Three objections to a novel paradigm in social media effects research

Matti Vuorre, Niklas Johannes, Andrew K Przybylski

Research output: Working paperOther research output


The study of social media effects on psychological well-being has reached an impasse: Popular commentators confidently assert that social media are bad for users but research results are mixed and have had little practical impact. In response, one research group has proposed a path forward for the field that moves beyond studying population averages to find effects that are specific to individuals.
Here, we outline three objections to that research agenda. On a methodological level, the key empirical results of this programme—proportions of the population of individuals with negative, null, and positive social media effects—are not appropriately estimated and reported. On a theoretical level, these results do little to advance our understanding of social media and its psychological implications. On a paradigmatic level, this “personalized media effects paradigm” (Valkenburg et al., 2021a, p. 74) cannot inform inferences about individuals and therefore does not deliver what it claims.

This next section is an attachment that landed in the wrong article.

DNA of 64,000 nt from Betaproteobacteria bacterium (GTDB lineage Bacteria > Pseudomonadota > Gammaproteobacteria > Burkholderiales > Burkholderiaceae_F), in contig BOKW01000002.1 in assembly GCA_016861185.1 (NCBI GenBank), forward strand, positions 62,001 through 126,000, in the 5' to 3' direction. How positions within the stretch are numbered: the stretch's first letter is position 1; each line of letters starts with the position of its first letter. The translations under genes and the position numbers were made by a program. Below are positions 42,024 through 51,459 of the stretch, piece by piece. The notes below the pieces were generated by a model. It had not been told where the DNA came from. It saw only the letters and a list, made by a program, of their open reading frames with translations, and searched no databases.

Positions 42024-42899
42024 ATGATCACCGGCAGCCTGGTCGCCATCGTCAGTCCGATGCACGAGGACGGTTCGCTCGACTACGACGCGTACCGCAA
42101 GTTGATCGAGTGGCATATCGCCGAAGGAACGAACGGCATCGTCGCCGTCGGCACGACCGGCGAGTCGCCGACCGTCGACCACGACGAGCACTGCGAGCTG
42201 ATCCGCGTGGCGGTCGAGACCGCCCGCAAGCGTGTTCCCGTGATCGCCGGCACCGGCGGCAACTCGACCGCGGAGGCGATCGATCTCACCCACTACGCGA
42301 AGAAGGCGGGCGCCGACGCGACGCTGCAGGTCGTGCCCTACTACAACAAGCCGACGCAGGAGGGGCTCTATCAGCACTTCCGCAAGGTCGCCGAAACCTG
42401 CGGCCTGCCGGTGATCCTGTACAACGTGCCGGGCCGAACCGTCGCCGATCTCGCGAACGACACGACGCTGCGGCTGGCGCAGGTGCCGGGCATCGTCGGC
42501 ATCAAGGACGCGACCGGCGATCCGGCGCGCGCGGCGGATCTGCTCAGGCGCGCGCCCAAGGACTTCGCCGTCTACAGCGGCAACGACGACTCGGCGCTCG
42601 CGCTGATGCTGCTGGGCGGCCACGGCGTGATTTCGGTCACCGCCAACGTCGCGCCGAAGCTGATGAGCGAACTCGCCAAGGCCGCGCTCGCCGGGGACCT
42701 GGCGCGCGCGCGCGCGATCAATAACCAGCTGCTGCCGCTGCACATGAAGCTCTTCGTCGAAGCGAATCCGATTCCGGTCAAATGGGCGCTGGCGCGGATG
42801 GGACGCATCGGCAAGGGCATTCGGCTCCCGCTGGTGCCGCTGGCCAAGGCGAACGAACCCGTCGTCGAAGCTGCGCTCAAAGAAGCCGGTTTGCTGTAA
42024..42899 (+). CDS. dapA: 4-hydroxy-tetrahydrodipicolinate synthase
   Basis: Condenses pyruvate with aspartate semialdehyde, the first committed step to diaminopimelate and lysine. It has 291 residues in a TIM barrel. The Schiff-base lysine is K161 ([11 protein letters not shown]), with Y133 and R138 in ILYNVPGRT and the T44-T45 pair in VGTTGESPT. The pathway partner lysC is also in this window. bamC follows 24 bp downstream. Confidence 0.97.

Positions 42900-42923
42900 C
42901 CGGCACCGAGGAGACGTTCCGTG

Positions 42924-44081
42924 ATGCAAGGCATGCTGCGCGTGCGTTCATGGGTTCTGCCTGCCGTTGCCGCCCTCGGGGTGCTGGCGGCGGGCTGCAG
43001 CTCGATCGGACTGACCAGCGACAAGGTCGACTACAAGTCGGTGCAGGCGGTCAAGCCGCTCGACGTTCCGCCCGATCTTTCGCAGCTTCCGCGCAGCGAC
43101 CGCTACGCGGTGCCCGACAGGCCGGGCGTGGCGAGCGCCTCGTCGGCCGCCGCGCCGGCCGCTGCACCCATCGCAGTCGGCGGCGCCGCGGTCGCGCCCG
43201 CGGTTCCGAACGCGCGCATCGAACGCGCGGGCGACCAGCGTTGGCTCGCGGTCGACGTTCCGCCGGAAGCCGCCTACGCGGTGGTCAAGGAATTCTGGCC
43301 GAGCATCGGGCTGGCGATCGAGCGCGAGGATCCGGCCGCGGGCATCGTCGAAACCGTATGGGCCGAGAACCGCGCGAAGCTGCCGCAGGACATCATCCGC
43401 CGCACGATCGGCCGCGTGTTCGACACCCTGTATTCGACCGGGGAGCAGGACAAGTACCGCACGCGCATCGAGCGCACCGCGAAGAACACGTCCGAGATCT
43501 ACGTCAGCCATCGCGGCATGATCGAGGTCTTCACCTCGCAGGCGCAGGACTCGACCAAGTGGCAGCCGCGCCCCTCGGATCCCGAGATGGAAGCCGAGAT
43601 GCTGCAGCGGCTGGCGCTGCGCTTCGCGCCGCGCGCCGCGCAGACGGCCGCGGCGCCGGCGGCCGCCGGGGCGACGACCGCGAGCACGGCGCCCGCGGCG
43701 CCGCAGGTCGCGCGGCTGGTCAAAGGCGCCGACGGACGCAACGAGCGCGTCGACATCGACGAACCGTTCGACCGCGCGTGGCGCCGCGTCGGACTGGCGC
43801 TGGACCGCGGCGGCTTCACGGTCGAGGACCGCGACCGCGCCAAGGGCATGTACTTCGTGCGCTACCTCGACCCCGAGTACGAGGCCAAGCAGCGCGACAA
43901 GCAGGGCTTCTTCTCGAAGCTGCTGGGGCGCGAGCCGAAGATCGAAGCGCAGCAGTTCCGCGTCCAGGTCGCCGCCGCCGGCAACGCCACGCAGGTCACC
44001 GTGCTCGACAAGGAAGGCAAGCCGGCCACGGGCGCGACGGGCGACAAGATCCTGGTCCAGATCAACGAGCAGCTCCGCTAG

In this work we express our concern that this research approach may be contributing to confusing messaging to both societal stakeholders and scientists investigating how social media and well- being might be related. It is our sincere hope that describing these objections directly will prompt the field to work together in adopting better practices to ultimately develop a better understanding of well-being in the digital age.
Original languageUndefined/Unknown
PublisherPsyArXiv Preprints
Publication statusPublished - 15 Jul 2022
Externally publishedYes

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